Following up: Fenton Hord takes stock of LBM industry
Fenton Hord had a huge run at the helm of Stock Building Supply.
In 1987 he oversaw a seven-unit, $98 million pro dealer. When Hord retired in 2007, Stock was a 350-location, $5 billion “North American Super Power.”
Of course, when the housing starts dried up, Stock remained in the headlines with a well-documented run of bankruptcy and reorganization.
Even today Horde is optimistic about the LBM business. And that’s exactly where his latest venture is looking to put its money.
Late last month, Investors Management Corp., of which Hord is a board member, formed Cornerstone Building Alliance, with former Stock COO Steve Short at the helm. The investment company will target distributors, manufacturers and installers in the $10 million to $100 million-plus range.
“We know the business, we like the business, and we’re excited about the prospects Cornerstone brings to the industry,” Hord said.
The investment strategy calls for a majority position, with management teams to retain minority ownership. “This allows our partners to financially participate in the recovery of the market and the success of the business,” Short said.
The newly formed company’s next acquisition will be its first. “Stay tuned,” Short said.
D.C. Hotline: Senate Finance Committee approves 25C extension
By Ben Gann, director of legislative affairs, NLBMDA
On Aug. 2, by a 19-5 vote, the Senate Committee on Finance approved legislation to continue dozens of expired or soon-to-expire tax breaks known as “tax extenders” through 2013, including the residential energy efficiency (25C) tax credit. The proposal was not supported by five of the committee’s 11 Republicans.
The committee approved the measure after many of the more than 100 amendments to the legislation were not offered. Sen. Olympia Snowe (R-Maine) had proposed two amendments seeking to strike the extension of the 25C tax credit and replace it with an incentive program linked to the way an entire house performs, but those amendments were withdrawn. During the markup, the committee expressed support for drawing up a comprehensive tax overhaul next year that would include broadening the tax base and phasing out energy tax credits.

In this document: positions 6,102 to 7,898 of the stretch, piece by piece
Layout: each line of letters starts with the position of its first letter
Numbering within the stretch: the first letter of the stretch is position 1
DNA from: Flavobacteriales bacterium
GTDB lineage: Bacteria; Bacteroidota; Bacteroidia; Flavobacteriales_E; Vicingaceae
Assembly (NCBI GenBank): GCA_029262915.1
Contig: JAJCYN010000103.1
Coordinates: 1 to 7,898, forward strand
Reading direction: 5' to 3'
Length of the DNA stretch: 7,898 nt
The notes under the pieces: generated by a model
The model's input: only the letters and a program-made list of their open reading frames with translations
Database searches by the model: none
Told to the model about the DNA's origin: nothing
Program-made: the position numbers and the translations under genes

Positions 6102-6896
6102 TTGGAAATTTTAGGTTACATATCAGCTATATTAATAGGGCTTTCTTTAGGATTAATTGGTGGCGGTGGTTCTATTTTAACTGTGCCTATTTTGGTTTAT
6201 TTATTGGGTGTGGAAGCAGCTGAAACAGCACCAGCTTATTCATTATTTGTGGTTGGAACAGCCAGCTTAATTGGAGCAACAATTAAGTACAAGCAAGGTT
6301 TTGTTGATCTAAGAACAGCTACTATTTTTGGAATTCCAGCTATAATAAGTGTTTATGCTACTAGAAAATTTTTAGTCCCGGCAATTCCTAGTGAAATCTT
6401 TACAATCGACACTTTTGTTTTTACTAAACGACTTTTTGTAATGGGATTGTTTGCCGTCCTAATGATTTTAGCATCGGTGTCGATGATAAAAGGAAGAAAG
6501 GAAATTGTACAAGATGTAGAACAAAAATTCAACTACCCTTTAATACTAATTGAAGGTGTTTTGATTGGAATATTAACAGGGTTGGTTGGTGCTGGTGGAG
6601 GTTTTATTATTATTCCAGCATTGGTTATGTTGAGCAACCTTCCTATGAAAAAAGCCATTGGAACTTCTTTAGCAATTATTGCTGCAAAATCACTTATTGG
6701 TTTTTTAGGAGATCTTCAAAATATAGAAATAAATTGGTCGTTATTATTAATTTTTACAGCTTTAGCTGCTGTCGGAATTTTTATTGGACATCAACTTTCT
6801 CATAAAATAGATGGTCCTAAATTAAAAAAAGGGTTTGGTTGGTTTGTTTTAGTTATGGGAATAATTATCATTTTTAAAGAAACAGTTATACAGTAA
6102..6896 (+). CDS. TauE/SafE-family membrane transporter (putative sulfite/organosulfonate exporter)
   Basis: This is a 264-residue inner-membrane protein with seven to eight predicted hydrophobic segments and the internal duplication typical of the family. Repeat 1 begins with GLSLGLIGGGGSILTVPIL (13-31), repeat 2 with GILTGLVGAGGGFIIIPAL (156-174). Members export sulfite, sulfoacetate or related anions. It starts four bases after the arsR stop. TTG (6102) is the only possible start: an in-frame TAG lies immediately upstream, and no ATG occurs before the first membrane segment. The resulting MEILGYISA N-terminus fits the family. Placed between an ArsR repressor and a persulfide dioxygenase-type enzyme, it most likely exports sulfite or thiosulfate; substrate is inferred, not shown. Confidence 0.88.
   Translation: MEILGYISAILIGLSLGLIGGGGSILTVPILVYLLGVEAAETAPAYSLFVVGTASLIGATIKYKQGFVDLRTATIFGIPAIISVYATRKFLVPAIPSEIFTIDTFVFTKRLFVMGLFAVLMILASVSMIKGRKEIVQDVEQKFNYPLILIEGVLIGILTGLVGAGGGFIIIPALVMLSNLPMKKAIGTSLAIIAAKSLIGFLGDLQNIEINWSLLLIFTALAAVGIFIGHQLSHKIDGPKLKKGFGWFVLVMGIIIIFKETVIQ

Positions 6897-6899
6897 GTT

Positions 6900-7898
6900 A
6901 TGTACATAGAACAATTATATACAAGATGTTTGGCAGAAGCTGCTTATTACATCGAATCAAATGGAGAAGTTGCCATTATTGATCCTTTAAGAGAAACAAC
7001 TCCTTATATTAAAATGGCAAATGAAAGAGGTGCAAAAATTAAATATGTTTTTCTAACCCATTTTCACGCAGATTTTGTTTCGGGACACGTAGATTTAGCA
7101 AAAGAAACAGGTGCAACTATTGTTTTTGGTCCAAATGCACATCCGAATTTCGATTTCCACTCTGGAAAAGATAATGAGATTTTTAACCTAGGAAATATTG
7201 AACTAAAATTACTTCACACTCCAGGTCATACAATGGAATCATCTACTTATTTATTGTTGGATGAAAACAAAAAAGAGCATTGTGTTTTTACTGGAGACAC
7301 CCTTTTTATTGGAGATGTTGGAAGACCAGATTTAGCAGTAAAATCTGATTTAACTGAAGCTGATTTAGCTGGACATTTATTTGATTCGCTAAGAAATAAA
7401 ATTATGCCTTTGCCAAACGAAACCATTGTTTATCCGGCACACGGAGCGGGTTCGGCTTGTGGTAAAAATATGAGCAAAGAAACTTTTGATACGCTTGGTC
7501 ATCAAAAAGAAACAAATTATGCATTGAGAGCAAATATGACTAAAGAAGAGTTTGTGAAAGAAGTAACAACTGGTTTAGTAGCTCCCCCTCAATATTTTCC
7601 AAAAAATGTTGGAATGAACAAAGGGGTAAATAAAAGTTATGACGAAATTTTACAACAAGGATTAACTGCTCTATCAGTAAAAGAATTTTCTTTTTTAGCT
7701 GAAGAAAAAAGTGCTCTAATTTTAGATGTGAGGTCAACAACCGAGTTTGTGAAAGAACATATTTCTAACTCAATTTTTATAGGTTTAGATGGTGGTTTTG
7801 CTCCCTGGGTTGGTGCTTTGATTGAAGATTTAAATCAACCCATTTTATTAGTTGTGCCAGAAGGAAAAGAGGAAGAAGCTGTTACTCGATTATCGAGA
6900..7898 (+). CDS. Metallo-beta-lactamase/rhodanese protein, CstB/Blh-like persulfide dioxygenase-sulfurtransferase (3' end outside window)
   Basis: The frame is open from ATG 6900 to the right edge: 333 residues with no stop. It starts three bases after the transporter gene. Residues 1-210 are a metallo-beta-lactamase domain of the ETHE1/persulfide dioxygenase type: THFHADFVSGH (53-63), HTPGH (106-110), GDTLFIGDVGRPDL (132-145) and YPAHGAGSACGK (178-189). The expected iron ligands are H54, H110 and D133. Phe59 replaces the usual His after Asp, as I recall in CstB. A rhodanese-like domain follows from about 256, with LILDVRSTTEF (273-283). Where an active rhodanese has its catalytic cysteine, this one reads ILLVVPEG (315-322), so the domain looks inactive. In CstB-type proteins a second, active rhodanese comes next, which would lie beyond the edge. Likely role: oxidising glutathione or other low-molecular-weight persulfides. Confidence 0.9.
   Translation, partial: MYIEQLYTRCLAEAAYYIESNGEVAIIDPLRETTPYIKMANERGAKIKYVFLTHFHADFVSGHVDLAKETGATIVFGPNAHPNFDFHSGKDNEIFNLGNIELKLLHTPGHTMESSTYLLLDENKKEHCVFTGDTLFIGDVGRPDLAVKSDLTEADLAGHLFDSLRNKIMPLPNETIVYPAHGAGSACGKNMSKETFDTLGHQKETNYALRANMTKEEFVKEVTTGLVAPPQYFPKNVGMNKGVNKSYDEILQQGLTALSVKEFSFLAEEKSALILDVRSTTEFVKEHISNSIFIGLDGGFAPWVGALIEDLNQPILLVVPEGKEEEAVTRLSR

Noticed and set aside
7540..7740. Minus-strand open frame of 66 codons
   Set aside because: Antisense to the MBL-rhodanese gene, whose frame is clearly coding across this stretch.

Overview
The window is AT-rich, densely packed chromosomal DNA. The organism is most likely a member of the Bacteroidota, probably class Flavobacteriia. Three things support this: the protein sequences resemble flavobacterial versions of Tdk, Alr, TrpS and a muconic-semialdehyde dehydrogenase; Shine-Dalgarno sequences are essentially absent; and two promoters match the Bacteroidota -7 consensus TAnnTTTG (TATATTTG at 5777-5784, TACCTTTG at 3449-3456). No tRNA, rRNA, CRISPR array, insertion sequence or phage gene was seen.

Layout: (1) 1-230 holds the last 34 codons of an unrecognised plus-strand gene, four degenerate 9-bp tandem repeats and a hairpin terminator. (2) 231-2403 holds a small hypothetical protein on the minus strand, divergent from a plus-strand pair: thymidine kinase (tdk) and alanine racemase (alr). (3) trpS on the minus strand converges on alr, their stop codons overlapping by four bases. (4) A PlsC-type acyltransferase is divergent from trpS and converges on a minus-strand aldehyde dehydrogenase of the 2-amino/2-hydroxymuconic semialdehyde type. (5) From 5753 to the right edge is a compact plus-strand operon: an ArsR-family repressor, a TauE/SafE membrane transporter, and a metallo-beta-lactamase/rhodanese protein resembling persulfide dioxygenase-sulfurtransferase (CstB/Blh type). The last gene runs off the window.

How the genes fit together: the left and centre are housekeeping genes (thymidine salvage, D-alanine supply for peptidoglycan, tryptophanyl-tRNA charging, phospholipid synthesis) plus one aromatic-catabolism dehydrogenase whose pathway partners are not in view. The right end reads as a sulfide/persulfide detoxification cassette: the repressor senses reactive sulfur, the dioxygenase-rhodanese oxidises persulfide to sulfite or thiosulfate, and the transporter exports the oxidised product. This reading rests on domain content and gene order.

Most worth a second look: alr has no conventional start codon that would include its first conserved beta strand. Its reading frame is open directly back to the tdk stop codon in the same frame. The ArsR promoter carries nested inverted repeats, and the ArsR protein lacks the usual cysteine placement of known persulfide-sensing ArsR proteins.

The 25C tax credit first took effect in 2006 and was increased for 2009 and 2010. The credit was reduced for 2011 and expired at the beginning of this year. Although the reduced amounts are not as beneficial to homeowners, they still provide an incentive for homeowners wanting to make energy-efficient improvements.
The House Committee on Ways and Means is conducting its own examination of tax extenders, and a final agreement is not expected to be reached until the lame-duck session after the November elections. NLBMDA supports extending the 25C tax credit and will continue working with Congress on an extension.
Wet and Forget hits the showers
The makers of a leading exterior moss, mold, mildew and algae stain remover are rolling out a low-maintenance shower cleaner called Wet and Forget Shower.
The product slogan is: “Spray weekly. Scrub never.” And it expands the company’s easy-to-use brand messaging.
“It’s a weekly shower spray because who has time for the daily shower sprays?” said Teresa Britton, marketing manager for Elgin, Ill.-based Wet & Forget USA. "After the last shower of the day, you spray down the shower and leave it.”
Normal shower use will take care of the cleaning.
Britton said the product will be in stores by the end of September. It was presented at the Ace Hardware Show in Chicago and met a high level of enthusiasm, she said. It will also be showcased at the National Hardware Show in Las Vegas in 2013.
Based on feedback and research, the product is being offered in a 64 oz. size with a remote high efficiency sprayer, she said.
Wet & Forget’s outdoor product is sold in 10,000 stores in the United States, including hardware stores, mass merchant, home centers and Costco.